Could you please give me some advice about a speed booster? I have a Canon EOS 750D. Lately I have been taking quite a few night event photos. I do not have a fast lens (and can't afford one) and my aperture/f-stop can only go to f/4 - f/5.6 and I have to up my ISO, which I hate doing (I hate noise on a photo).

I saw an article that said a speed booster can give you an extra f-stop or two. Unfortunately, I do not have the necessary knowledge to know which one will work/what to look for or even if it will work as I have EF-S lenses.

The Metabones speed booster range can be expensive (for me at least) and I don't want to spend all that money and then not have it work.

Can you please give me some advice, or do you know of any other adapters that might work or techniques/setting I can use? It will be greatly appreciated.


2 Answers 2


Just FYI, a new EF 50mm f/1.8 STM or a new EF-S 24mm f/2.8 STM is about US$130 (at the time of this writing). That's less than half the price of a Metabones Speed Booster, so your assumption that you can't afford a fast lens isn't exactly correct, if you're willing to give up zoom capability and go with a prime lens.

The speedboosters are wide angle converters for adapting SLR lenses to mirrorless, and reducing the focal length reduces the lens's max. aperture, because the f-number is a ratio of the focal length / aperture diameter. Reduce the focal length, you reduce the f-number. But you cannot use them on Canon EOS mount cameras, because they're made for mirrorless cameras (Fuji X, micro four-thirds (Olympus/Panasonic), or Sony E-mount).

Other techniques you can consider doing without getting a new lens would be learning to use a flash, or learning how to ETTR (expose-to-the-right) and post-process for noise. A high ISO setting, by itself, doesn't actually increase noise as much as underexposure can. It could be that attempting to use a lower ISO setting is causing you to underexpose.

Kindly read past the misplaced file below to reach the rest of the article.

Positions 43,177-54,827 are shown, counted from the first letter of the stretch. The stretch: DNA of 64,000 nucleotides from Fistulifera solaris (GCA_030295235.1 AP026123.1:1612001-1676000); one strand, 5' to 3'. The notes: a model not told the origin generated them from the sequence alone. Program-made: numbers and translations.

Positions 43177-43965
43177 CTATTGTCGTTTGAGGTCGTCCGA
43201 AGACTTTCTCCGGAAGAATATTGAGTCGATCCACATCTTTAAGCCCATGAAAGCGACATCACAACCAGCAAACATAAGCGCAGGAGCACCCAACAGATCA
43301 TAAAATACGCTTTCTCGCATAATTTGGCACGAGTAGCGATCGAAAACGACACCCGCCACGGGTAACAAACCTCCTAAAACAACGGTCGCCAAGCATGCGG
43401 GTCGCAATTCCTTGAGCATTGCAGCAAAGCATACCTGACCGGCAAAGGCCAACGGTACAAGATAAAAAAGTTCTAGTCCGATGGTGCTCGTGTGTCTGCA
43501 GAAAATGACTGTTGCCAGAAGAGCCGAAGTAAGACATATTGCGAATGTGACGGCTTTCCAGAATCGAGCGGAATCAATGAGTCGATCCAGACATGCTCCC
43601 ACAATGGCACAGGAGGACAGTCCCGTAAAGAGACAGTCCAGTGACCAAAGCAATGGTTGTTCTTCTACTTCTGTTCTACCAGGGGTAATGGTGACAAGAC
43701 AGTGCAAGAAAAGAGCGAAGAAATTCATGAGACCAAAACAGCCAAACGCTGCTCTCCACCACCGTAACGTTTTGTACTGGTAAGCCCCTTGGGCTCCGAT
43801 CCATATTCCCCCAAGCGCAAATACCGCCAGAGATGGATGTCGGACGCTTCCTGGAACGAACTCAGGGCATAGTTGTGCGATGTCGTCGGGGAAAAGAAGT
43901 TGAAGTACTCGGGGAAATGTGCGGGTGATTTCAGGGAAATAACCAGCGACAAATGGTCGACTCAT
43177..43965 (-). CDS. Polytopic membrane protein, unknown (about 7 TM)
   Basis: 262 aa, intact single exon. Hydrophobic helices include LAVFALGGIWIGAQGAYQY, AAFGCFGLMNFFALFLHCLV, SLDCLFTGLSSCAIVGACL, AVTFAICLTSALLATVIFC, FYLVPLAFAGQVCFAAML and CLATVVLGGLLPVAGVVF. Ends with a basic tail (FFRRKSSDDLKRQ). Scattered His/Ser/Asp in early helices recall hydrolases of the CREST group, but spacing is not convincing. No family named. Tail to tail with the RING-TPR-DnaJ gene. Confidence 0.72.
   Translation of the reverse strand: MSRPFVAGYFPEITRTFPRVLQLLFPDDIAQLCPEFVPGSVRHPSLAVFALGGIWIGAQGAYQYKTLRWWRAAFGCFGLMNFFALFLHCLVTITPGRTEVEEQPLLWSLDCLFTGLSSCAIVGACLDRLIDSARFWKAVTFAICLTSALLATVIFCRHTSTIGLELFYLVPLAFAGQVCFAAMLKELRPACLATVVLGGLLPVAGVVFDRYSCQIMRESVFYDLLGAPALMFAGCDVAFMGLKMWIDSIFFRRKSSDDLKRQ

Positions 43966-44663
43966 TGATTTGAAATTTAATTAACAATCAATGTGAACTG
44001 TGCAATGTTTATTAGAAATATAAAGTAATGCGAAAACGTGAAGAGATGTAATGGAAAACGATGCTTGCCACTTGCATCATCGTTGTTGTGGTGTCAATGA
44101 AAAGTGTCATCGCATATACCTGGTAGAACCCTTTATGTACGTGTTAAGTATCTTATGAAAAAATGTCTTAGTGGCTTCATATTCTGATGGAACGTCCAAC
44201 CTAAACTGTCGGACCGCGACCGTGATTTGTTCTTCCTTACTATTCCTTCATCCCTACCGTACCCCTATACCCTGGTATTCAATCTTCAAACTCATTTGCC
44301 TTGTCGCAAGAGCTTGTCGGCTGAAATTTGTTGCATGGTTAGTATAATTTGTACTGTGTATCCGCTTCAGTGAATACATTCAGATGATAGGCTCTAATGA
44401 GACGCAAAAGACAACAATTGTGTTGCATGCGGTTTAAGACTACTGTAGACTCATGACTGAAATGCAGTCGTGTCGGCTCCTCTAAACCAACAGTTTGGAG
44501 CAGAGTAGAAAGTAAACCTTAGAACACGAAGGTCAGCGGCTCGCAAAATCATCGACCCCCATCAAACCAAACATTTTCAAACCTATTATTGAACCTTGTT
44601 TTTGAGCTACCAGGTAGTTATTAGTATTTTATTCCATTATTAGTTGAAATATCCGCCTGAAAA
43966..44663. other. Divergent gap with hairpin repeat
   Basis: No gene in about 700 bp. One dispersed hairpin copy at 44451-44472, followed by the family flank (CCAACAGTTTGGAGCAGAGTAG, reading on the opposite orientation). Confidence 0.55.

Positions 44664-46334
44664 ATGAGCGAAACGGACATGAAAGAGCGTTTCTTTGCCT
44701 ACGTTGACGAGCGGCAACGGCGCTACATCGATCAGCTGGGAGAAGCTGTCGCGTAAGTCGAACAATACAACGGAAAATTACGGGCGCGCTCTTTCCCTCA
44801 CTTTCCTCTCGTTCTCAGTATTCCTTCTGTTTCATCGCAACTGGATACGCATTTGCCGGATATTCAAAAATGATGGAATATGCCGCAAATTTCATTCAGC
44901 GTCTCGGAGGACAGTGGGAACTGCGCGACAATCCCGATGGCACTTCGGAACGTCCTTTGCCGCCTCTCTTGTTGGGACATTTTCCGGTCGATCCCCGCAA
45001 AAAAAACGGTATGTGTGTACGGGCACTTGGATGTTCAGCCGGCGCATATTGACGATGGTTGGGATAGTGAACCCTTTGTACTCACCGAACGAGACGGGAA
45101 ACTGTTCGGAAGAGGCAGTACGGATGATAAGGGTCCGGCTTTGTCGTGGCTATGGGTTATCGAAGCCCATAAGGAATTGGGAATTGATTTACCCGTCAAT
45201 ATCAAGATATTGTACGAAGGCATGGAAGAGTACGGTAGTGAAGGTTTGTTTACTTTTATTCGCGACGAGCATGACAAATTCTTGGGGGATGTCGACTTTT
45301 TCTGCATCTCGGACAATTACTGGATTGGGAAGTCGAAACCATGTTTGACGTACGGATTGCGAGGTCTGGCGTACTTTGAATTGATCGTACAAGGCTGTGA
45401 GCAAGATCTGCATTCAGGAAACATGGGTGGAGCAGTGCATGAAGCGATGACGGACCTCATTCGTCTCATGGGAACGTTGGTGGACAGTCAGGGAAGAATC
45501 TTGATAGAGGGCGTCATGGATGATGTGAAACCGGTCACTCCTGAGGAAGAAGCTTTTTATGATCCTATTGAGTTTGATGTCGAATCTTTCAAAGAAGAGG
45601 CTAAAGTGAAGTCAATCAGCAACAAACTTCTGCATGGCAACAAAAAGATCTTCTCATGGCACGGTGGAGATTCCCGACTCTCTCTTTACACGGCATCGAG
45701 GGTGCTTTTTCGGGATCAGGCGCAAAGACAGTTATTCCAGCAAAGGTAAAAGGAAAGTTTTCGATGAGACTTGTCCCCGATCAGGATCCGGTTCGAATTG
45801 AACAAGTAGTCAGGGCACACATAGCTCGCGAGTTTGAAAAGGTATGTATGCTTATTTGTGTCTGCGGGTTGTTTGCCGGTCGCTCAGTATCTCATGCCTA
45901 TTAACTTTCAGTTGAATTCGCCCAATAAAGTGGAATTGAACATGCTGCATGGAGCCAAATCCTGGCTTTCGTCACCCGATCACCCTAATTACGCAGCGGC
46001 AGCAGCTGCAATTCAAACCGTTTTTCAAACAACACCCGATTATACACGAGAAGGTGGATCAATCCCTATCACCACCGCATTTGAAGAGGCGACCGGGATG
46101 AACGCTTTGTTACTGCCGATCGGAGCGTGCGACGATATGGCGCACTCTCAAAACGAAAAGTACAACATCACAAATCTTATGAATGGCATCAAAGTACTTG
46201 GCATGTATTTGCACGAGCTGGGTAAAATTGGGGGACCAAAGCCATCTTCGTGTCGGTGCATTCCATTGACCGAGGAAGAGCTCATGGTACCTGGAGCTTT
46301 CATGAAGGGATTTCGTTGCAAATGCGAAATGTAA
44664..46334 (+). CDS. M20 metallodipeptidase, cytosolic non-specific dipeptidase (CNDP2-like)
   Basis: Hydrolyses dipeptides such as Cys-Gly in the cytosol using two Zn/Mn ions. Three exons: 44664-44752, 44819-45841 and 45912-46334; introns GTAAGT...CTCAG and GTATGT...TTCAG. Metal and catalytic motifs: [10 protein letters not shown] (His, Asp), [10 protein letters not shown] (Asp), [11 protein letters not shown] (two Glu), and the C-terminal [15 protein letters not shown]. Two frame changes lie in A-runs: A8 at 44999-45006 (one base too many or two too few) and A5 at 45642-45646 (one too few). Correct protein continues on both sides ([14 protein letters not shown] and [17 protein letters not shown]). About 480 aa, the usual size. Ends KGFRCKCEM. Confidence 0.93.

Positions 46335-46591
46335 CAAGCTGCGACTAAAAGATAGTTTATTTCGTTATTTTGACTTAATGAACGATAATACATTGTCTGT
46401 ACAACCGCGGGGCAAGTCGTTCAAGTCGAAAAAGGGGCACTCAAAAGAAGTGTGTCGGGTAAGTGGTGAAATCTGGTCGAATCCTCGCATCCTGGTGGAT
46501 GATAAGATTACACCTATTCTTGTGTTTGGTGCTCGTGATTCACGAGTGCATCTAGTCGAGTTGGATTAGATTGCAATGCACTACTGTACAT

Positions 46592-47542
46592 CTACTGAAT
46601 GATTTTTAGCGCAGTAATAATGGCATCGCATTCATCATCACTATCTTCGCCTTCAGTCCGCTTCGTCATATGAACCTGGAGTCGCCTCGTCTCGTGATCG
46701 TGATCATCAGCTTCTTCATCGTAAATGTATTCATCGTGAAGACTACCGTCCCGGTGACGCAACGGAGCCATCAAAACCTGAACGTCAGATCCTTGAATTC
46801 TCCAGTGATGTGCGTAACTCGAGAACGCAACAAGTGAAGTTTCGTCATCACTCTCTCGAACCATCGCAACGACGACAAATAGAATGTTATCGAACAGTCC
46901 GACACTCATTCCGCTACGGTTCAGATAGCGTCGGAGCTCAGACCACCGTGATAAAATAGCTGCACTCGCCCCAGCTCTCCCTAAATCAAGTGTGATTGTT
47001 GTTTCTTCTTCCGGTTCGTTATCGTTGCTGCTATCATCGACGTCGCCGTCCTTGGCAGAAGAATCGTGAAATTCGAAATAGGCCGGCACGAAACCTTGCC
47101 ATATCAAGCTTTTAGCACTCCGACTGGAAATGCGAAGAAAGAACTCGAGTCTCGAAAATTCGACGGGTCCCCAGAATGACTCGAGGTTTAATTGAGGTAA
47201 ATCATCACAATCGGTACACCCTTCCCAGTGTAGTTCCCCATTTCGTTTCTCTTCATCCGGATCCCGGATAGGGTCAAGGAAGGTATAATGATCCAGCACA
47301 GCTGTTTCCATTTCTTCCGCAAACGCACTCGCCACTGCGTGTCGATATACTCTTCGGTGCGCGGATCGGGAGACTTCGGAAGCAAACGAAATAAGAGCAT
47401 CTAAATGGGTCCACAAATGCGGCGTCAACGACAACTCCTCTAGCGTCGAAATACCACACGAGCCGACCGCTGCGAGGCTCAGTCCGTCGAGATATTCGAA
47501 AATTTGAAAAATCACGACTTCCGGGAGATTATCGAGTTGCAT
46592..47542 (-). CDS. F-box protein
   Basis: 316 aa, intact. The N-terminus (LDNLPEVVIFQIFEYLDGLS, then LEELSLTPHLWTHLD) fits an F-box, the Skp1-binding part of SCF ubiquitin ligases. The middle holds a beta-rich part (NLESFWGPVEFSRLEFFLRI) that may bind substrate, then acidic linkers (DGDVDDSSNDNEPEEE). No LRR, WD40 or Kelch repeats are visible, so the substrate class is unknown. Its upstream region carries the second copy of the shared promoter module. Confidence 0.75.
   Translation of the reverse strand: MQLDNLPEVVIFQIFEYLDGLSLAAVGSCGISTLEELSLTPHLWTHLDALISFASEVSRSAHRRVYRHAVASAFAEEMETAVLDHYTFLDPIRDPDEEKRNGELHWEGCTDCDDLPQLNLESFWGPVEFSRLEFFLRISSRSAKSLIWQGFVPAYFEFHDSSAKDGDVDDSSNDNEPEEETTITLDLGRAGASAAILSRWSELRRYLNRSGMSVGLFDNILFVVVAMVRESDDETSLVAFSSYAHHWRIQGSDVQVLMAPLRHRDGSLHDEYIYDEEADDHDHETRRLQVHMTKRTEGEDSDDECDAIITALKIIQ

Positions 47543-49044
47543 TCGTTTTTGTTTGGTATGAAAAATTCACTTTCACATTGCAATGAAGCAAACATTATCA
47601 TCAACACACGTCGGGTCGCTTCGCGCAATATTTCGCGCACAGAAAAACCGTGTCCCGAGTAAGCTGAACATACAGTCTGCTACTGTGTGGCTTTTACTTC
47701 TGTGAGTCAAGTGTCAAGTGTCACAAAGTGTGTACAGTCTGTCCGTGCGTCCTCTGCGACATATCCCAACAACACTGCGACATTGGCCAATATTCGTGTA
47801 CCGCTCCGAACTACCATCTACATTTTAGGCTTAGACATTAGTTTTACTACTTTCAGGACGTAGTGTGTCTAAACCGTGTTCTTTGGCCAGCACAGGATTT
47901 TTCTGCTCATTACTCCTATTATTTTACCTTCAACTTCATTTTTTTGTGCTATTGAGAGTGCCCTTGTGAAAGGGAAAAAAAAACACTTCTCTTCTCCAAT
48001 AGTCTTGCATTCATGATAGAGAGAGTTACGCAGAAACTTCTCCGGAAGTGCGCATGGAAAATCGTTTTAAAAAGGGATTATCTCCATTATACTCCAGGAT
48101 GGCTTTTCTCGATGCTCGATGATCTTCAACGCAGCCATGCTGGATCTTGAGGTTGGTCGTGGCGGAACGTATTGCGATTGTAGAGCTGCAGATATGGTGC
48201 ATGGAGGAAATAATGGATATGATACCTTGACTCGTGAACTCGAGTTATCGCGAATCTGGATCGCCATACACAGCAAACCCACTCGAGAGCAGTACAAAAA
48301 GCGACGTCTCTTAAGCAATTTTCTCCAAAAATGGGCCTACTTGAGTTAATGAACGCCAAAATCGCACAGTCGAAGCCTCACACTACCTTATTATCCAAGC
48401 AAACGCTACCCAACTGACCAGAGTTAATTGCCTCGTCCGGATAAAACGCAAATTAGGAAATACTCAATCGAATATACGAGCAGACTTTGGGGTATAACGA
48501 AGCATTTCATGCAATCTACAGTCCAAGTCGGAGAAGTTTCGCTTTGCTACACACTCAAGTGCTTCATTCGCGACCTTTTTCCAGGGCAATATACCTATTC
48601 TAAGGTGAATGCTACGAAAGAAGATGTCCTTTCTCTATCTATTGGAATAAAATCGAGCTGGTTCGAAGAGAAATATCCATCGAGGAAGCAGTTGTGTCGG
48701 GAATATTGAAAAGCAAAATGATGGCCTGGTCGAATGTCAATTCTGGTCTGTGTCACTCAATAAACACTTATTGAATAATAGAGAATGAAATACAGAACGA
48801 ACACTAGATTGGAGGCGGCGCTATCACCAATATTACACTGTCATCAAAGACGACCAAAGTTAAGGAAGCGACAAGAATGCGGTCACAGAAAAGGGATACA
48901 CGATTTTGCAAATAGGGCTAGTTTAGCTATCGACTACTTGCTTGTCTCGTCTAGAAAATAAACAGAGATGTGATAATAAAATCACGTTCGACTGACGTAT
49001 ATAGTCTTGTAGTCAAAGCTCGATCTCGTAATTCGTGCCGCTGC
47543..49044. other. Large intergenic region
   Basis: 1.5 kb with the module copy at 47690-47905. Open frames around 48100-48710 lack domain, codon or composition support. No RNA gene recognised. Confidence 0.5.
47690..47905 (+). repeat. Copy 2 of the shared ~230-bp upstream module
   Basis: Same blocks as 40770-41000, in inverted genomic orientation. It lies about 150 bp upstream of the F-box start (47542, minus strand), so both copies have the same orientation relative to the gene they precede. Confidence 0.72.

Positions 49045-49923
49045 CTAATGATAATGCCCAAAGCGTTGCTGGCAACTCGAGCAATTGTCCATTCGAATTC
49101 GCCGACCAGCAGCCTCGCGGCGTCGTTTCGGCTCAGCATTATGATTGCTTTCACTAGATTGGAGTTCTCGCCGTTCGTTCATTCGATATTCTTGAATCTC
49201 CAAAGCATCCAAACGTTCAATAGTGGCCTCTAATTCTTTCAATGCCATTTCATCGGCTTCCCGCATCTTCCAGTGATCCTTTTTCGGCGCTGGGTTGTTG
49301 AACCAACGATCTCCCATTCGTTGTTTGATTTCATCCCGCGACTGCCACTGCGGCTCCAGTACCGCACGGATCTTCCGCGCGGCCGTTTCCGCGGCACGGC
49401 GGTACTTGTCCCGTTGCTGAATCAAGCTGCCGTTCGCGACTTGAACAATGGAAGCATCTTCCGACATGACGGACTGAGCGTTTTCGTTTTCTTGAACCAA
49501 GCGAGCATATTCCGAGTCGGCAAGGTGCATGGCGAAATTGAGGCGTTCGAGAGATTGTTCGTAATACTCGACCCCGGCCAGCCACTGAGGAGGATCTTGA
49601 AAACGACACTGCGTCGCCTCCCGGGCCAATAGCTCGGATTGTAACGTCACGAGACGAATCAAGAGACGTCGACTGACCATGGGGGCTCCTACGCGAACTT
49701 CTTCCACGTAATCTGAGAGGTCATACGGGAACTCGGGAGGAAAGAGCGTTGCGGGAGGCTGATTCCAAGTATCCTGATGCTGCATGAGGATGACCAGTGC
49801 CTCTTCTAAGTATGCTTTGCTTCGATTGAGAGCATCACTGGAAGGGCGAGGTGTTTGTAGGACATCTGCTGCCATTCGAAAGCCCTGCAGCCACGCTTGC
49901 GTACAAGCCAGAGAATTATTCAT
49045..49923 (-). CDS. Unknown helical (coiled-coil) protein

Also, with Canon cameras, the 1/3 EV ISO settings are done by digital push/pull processing. It's generally said that using the -1/3EV settings will result in less noise than the +1/3EV settings or whole stop settings, so using a multiple of 160 for your ISO setting (160, 320, 640, 1250), which is essentially doing ETTR in-camera, may help with noise.

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    \$\begingroup\$ In addition to the two Canon lenses losted, there are few "value" third party lenses on the market that are also less than the normal price of a metabones speedbooster. The Yongnuo 35mm f/2 ($90), 50mm f/1.8 ($55), 85mm f/1.8 ($180), and 100mm f/2 ($160), for instance. The Canon EF 40mm f/2.8 STM ($180 -new), or used/refurbished copies of the EF 85mm f/1.8 USM and 100mm f/2 USM can also be picked up for about the same price or just a tad more than a MB Speedbooster. \$\endgroup\$
    – Michael C
    Commented Jul 31, 2018 at 8:15
  • \$\begingroup\$ While a full frame speed booster from canon ef will not work, there is a chance that a medium format to ef-s or ef might exist due to the bigger flange focal distance of medium format. If you can find something like this you might be able to use vintage medium format lenses. Doubthfull if this will bee cheaper thou. \$\endgroup\$
    – lijat
    Commented Jul 31, 2018 at 18:29

There does not appear to be a focal reducer to adapt lenses to EF-S bodies. The problem is there is no room between the lens and body to put additional optics.

As @inkista states, you are better off using a flash or purchasing a fast, inexpensive lens, such as a nifty fifty.


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